SILENT SIRENS: Test Shows Holes In System

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The American Signals T-128, Des Moines siren of choice.

Elsewhere, it’s the Federal Thunderbolt

127 decibels of ear-grindin’, torquin’ tone!

But Wednesday morning, when Polk County Emergency Management Agency tested these sirens in Pleasant Hill, the sirens were silent. And that’s not supposed to happen

“We’ve got six that we know that did not function," said Agency director, AJ Mumm, "and that’s part of why we do the exercise, today.”

This Severe Weather Awareness Week test made Mumm and the Agency aware, alright.

“Every year we always have some that fail…I think we find that winter is really hard on the sirens, mechanically,” he said.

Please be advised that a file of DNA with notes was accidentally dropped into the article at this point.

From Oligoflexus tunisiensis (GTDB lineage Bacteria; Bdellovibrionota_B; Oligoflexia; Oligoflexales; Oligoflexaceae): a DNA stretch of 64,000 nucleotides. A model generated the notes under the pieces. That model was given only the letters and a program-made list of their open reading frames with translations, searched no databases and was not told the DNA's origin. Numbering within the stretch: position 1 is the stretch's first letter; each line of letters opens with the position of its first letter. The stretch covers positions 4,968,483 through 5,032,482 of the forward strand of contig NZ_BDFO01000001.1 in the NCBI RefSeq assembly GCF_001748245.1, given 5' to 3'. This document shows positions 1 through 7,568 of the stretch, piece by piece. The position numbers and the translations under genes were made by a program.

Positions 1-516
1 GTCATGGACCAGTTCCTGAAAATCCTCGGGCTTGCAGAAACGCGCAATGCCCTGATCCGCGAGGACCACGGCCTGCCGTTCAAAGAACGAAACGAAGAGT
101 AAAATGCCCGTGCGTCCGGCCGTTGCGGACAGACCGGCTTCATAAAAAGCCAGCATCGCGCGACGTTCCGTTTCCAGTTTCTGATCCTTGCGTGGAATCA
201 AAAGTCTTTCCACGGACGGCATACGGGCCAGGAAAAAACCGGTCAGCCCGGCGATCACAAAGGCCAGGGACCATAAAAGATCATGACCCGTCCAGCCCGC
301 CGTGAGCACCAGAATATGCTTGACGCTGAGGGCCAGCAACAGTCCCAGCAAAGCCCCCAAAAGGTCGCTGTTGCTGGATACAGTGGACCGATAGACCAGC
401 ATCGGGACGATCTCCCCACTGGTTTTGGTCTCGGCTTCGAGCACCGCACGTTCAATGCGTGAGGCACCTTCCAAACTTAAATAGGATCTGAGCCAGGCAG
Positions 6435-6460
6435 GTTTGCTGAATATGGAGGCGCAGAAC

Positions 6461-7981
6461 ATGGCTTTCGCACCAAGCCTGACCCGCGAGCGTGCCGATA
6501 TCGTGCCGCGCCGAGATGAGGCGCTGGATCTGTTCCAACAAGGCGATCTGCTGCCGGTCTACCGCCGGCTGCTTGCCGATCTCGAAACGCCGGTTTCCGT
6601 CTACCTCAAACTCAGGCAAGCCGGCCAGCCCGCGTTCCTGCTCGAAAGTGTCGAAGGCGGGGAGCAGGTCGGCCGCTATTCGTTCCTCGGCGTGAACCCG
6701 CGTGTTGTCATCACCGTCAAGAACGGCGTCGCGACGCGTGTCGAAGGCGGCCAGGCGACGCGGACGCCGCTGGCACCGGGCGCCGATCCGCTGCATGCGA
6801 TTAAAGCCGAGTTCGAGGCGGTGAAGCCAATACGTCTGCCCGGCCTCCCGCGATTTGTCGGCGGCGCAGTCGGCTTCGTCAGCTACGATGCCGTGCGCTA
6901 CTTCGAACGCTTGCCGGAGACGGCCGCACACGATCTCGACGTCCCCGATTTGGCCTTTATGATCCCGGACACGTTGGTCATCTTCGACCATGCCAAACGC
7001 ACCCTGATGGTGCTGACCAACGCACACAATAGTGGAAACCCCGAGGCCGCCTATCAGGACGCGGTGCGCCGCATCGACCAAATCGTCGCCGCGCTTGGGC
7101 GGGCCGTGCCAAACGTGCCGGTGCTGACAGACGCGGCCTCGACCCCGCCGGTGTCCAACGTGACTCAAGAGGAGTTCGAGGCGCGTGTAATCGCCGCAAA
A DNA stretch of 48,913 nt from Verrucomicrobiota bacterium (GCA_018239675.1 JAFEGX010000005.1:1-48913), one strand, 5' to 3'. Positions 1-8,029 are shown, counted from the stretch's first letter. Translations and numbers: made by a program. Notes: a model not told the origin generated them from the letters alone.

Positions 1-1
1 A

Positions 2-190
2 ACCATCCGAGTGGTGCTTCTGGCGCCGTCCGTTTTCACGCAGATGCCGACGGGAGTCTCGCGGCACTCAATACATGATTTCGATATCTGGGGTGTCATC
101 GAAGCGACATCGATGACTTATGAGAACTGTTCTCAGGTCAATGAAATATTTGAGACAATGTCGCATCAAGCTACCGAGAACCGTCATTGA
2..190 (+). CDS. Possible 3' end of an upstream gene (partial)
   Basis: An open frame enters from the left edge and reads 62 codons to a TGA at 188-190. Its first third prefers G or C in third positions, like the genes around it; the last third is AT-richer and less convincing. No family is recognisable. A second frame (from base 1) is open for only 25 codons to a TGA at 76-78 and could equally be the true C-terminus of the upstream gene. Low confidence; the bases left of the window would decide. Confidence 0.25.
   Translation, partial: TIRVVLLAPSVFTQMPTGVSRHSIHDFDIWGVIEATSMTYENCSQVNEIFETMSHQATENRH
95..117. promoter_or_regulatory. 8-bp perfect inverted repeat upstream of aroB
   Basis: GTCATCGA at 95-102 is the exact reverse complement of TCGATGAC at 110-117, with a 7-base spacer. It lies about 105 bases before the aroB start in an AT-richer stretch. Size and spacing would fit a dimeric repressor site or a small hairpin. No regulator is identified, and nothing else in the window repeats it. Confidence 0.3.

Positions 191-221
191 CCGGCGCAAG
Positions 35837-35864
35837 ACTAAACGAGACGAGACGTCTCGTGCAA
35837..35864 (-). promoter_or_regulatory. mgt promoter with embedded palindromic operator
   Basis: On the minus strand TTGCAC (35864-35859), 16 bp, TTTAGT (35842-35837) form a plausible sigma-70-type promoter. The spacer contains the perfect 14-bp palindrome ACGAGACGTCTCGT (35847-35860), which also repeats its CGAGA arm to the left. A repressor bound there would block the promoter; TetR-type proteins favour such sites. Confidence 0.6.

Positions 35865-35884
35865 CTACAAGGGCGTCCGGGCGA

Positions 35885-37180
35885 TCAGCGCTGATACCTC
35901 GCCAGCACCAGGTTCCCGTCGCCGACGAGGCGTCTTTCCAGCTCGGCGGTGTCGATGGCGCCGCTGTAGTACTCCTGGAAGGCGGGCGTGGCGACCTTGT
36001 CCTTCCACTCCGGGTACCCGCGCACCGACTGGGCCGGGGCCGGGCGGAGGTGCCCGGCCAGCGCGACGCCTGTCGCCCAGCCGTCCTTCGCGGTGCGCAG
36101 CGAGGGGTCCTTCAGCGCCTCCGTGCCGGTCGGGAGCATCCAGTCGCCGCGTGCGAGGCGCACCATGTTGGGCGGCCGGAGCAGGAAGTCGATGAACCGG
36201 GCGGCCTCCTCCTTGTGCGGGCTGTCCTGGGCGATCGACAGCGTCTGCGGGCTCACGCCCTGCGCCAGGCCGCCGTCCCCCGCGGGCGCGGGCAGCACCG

Each siren covers three-quarters to one square mile and draws power from solar batteries mounted on the pole.  But they aren’t perfect.

“If you’re indoors, an outdoor warning siren may not be heard anyway even if it is working.”

Some $60,000 was spent maintaining the metro’s 134 sirens, last year.  It’s an extensive system but not intended to stand alone.

“The outdoor warning siren network is just one in a layer of different warning devices that we recommend that everyone have.”

The media, National Weather Service and even smart phone apps that pitch in.  But the sirens get all the attention.

And these will be fixed by the end of the week.  You hear that?